The U.S. Fish and Wildlife Service (FWS) announced that it will manage mosquitoes on the approximately 300 acres of the Ni-les’tun Unit of the Bandon Marsh National Wildlife Refuge using only the biological pesticide Bacillus thuringiensis israelensis (Bti) to kill mosquito larvae, until the breeding habitat created inadvertently during a restoration project in 2011 has been remediated.
Scott Black, executive director of the Xerces Society for Invertebrate Conservation, attended the White House Pollinator Initiative Stakeholder meeting Wednesday, and provided oral and written comments on how the White House can protect the diverse array of pollinators.
In a letter delivered to the White House on Monday, leading monarch scientists, farmers, and educators asked President Obama and the Secretaries of Agriculture and the Interior to direct five federal agencies, the Natural Resources Conservation Service, Fish and Wildlife Service, Forest Service, Farm Service Agency and Bureau of Land Management, to establish a monarch butterfly recovery initiative to restore habitat for this species on both public and private lands.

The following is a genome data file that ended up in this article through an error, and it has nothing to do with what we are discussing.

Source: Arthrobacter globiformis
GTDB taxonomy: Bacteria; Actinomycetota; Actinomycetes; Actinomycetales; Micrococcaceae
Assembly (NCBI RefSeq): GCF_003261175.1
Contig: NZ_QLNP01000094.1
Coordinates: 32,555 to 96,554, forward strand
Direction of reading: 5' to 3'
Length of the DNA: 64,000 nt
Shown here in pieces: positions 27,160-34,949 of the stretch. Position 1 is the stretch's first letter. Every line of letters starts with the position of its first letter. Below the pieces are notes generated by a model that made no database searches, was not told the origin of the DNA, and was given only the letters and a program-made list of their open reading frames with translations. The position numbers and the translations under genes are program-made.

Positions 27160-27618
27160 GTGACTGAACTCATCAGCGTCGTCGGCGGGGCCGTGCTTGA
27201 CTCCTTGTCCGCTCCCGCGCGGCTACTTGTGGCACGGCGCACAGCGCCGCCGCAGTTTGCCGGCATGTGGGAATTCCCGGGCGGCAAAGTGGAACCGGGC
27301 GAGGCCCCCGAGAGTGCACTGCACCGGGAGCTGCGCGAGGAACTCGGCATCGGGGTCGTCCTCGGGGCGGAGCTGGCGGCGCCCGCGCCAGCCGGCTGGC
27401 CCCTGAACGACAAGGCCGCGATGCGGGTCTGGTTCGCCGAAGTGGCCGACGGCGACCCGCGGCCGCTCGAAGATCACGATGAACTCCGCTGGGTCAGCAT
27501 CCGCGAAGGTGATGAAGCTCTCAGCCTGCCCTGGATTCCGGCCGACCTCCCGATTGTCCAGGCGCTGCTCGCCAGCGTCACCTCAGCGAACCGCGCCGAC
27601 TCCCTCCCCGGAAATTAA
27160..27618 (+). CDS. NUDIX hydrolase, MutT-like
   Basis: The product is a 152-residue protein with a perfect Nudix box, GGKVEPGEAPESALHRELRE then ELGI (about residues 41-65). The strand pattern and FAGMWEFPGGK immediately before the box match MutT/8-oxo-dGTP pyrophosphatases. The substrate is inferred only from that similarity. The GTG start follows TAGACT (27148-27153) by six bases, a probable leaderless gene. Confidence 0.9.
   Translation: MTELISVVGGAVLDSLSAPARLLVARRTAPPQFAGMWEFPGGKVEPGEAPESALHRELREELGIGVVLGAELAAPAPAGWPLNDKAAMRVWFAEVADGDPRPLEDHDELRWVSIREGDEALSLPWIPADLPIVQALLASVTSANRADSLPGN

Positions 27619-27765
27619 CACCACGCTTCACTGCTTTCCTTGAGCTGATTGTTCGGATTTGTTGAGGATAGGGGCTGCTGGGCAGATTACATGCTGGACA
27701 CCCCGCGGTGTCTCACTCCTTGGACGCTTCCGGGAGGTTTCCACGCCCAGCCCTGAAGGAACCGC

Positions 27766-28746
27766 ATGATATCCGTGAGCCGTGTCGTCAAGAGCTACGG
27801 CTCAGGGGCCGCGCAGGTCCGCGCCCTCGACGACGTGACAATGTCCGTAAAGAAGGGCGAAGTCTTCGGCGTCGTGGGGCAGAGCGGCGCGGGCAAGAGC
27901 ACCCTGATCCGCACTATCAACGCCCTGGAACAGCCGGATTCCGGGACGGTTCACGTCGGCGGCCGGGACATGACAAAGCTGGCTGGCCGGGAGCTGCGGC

The Xerces Society and partners provide comprehensive comments on the proposed use of insecticides to control native burrowing shrimp in Willapa Bay and Grays Harbor. The comments are in response to the Washington State Department of Ecology’s proposal to develop an Environmental Impact Statement for use of the toxic neonicotinoid imidacloprid for the control of two species of native burrowing shrimp, Neotrypaea californiensis and Upogebia pugettensis, on commercial shellfish beds in Willapa Bay and Grays Harbor.
On February 13, 2014, the Xerces Society and NRDC filed a notice of intent to sue the Secretary of the Interior for failure to respond to a petition to list the rusty patched bumble bee (Bombus affinis) as an endangered species under the Endangered Species Act (ESA). The rusty patched bumble bee is an important pollinator of cranberries, plums, apples, alfalfa, and numerous other crops and wildflowers. Historically, it was found across the Upper Midwest and Eastern Seaboard, but in recent years it has been lost from 87% of its historic range and its abundance relative to other bumble bees has declined by 95%.